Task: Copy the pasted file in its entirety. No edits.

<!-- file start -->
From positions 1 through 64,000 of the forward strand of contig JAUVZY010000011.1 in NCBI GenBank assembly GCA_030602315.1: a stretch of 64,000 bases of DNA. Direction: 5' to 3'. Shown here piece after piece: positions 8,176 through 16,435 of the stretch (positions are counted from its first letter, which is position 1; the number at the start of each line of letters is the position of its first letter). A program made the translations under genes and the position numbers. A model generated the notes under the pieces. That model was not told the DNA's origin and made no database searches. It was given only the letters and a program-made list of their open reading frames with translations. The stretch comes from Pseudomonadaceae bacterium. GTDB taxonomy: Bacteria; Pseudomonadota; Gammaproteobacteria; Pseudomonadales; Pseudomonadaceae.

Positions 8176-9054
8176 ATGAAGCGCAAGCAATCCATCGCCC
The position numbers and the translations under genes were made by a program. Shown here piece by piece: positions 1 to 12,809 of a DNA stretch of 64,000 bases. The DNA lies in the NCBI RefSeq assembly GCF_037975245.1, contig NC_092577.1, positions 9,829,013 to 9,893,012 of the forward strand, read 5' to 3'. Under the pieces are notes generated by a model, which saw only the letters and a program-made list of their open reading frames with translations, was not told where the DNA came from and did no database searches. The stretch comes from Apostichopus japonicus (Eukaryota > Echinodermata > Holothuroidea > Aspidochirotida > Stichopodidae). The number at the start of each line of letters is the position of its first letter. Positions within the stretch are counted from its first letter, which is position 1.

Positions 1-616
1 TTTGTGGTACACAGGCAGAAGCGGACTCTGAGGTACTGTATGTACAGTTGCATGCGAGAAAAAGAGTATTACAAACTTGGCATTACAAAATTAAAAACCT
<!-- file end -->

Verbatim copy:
From positions 1 through 64,000 of the forward strand of contig JAUVZY010000011.1 in NCBI GenBank assembly GCA_030602315.1: a stretch of 64,000 bases of DNA. Direction: 5' to 3'. Shown here piece after piece: positions 8,176 through 16,435 of the stretch (positions are counted from its first letter, which is position 1; the number at the start of each line of letters is the position of its first letter). A program made the translations under genes and the position numbers. A model generated the notes under the pieces. That model was not told the DNA's origin and made no database searches. It was given only the letters and a program-made list of their open reading frames with translations. The stretch comes from Pseudomonadaceae bacterium. GTDB taxonomy: Bacteria; Pseudomonadota; Gammaproteobacteria; Pseudomonadales; Pseudomonadaceae.

Positions 8176-9054
8176 ATGAAGCGCAAGCAATCCATCGCCC
The position numbers and the translations under genes were made by a program. Shown here piece by piece: positions 1 to 12,809 of a DNA stretch of 64,000 bases. The DNA lies in the NCBI RefSeq assembly GCF_037975245.1, contig NC_092577.1, positions 9,829,013 to 9,893,012 of the forward strand, read 5' to 3'. Under the pieces are notes generated by a model, which saw only the letters and a program-made list of their open reading frames with translations, was not told where the DNA came from and did no database searches. The stretch comes from Apostichopus japonicus (Eukaryota > Echinodermata > Holothuroidea > Aspidochirotida > Stichopodidae). The number at the start of each line of letters is the position of its first letter. Positions within the stretch are counted from its first letter, which is position 1.

Positions 1-616
1 TTTGTGGTACACAGGCAGAAGCGGACTCTGAGGTACTGTATGTACAGTTGCATGCGAGAAAAAGAGTATTACAAACTTGGCATTACAAAATTAAAAACCT